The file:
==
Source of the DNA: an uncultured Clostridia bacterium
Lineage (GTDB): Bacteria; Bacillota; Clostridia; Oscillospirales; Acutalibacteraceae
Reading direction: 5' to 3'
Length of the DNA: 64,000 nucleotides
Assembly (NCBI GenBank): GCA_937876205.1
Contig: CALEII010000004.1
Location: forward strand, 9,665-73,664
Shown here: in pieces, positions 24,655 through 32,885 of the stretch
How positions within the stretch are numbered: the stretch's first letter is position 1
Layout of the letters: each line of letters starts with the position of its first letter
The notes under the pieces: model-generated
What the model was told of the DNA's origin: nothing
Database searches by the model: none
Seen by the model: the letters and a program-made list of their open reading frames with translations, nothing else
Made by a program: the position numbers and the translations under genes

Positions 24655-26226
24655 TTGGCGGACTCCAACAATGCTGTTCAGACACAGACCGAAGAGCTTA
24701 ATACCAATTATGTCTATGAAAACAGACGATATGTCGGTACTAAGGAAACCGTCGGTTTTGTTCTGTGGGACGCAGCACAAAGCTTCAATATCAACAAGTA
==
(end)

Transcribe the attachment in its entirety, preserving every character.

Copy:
Source of the DNA: an uncultured Clostridia bacterium
Lineage (GTDB): Bacteria; Bacillota; Clostridia; Oscillospirales; Acutalibacteraceae
Reading direction: 5' to 3'
Length of the DNA: 64,000 nucleotides
Assembly (NCBI GenBank): GCA_937876205.1
Contig: CALEII010000004.1
Location: forward strand, 9,665-73,664
Shown here: in pieces, positions 24,655 through 32,885 of the stretch
How positions within the stretch are numbered: the stretch's first letter is position 1
Layout of the letters: each line of letters starts with the position of its first letter
The notes under the pieces: model-generated
What the model was told of the DNA's origin: nothing
Database searches by the model: none
Seen by the model: the letters and a program-made list of their open reading frames with translations, nothing else
Made by a program: the position numbers and the translations under genes

Positions 24655-26226
24655 TTGGCGGACTCCAACAATGCTGTTCAGACACAGACCGAAGAGCTTA
24701 ATACCAATTATGTCTATGAAAACAGACGATATGTCGGTACTAAGGAAACCGTCGGTTTTGTTCTGTGGGACGCAGCACAAAGCTTCAATATCAACAAGTA